- The Washington Times - Wednesday, September 25, 2002

NEW YORK (AP) Wall Street's malaise deepened yesterday, with stocks falling on a confluence of factors that included disappointing earnings news and a criminal investigation into Xerox Corp.'s accounting practices. The Dow Jones Industrial Average dropped nearly 190 points to hit a four-year low.
Growing concerns about a possible war with Iraq exacerbated the selling. There was little reaction to the Federal Reserve's decision to leave interest rates unchanged.
"It's still not a great environment," said Charles White, portfolio manager at Avatar Associates. "There's still a wave of sentiment out there where people are disgusted and throwing in the towel."
The Dow fell 189.02, or 2.4 percent, to close at 7,683.13. The blue chips registered their fourth triple-digit loss in six sessions, falling to their lowest close since Oct. 1, 1998, when they stood at 7,632.50.
The Dow also beat its July 23 low of 7,702.34.
The broader market also finished lower. The Nasdaq Composite Index dropped 2.76, or 0.2 percent, to 1,182.17, reaching another six-year low. The Standard & Poor's 500 index was down 14.41, or 1.7 percent, at 819.29.
The Fed's Open Market Committee chose to leave rates at 40-year lows at its meeting yesterday, saying consumer and business demand is "growing at a moderate pace." But it also noted that there remains considerable uncertainty about the timing and strength of an economic recovery, partly because of increased tensions about Iraq and terrorism.
Still, two of the 12 committee members voted against the decision to leave rates unchanged, and analysts said the dissent indicated growing sentiment for a rate cut.
"I think it's a clear indication that the future of interest rates is stable to lower, and that ought to be good for stocks," Mr. White said.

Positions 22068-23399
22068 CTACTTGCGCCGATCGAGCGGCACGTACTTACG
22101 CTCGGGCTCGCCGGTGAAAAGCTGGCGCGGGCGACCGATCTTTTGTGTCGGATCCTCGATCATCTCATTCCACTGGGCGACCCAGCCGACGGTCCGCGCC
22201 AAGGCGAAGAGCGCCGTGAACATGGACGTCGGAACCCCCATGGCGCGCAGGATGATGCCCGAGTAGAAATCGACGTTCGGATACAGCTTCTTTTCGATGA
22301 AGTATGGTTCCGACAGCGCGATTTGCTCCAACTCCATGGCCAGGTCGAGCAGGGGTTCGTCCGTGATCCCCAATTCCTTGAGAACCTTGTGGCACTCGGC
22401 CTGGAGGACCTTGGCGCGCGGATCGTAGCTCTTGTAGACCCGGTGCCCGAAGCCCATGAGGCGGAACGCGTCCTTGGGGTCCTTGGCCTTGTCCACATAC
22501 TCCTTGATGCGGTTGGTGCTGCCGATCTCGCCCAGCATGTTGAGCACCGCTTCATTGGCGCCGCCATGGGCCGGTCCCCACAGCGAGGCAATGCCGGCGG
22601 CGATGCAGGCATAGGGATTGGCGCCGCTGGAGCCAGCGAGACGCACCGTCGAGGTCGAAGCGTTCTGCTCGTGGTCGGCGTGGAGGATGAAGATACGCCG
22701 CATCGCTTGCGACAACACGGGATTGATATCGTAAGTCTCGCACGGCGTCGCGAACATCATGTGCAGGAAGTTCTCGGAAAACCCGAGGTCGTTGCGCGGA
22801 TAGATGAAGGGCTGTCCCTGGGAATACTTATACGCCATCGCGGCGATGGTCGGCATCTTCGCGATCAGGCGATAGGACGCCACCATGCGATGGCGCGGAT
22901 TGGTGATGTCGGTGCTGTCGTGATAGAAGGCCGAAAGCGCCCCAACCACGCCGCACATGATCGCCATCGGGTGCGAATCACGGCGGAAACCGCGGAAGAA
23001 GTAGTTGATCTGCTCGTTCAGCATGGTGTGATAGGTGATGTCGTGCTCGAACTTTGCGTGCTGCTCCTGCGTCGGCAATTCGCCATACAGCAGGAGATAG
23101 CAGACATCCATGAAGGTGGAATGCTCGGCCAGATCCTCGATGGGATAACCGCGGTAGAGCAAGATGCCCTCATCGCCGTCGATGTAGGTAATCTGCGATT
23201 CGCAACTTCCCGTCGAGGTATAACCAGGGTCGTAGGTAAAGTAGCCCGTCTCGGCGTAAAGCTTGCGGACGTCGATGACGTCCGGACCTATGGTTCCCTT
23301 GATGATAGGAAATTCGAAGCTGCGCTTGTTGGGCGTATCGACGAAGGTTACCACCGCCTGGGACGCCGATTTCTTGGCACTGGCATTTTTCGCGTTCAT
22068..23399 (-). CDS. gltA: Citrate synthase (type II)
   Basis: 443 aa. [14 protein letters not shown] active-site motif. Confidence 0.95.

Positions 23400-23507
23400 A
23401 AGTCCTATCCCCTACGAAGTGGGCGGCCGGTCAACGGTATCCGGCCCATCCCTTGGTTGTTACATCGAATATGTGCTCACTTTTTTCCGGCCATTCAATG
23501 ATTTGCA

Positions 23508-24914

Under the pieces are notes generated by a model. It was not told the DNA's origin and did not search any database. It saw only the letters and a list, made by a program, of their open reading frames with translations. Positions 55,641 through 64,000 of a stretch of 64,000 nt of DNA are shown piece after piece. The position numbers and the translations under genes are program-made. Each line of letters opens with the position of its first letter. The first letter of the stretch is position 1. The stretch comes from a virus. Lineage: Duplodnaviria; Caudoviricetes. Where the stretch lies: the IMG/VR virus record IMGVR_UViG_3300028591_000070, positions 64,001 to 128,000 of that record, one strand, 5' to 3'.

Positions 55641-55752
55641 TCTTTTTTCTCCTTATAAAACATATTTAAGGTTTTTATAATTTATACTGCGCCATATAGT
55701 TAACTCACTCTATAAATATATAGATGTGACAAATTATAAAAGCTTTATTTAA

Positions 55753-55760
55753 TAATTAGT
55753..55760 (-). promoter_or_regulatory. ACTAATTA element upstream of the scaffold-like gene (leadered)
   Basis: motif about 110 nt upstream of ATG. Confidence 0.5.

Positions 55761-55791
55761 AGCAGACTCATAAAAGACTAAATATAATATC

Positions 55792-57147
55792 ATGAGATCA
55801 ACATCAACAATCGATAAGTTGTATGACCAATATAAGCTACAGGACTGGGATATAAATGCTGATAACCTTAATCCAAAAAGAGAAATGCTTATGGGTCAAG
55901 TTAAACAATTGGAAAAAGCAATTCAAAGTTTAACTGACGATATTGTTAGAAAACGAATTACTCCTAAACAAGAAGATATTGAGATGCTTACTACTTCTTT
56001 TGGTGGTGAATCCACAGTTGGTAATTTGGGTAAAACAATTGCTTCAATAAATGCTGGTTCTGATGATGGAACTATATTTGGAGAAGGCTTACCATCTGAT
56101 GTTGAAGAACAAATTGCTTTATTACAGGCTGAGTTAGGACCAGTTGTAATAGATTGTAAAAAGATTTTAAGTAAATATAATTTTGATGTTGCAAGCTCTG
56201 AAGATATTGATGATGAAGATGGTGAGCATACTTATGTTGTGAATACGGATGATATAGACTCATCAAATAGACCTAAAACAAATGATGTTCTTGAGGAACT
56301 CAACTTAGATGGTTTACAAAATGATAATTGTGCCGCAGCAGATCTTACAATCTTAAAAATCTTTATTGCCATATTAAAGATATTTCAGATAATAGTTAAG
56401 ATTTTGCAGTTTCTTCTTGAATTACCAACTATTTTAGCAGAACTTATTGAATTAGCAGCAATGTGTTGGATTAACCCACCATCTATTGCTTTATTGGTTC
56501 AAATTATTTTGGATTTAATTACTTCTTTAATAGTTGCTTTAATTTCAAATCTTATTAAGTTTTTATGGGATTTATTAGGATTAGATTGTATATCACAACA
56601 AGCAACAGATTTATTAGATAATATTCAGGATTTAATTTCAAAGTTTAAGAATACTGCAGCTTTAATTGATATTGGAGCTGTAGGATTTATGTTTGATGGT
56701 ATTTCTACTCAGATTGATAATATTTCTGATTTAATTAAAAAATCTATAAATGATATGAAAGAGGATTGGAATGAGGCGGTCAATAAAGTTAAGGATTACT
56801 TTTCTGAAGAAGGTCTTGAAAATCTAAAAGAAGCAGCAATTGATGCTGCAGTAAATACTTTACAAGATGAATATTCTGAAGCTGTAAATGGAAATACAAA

Investors have been focused on the strength of the recovery and had little optimism before the Fed meeting. In the past month, they have punished stocks on a spate of mixed economic news, earnings warnings and concerns about the Iraq situation.
Yesterday, stocks got an initial lift after the New York-based Conference Board said its Consumer Confidence Index fell to 93.3 in September. It was the fourth straight month of decline, but beat analysts' forecasts of 92.4.
Tech stocks fared better than blue chips.
"A lack of Nasdaq-specific bad news is helping, although it isn't necessarily a great reason to buy stocks," said Jack Caffrey, equities strategist for J.P. Morgan. "In the last several weeks, volume has been low, which we take as a lack of conviction on the part of investors."
Decliners included Xerox, which fell 71 cents to $5.96 after the company said federal prosecutors were opening a criminal inquiry into the company's accounting practices.
Weyerhaeuser fell $5.94 to $43.79, after the paper company said it expected third-quarter earnings to fall below expectations because of weak lumber prices.

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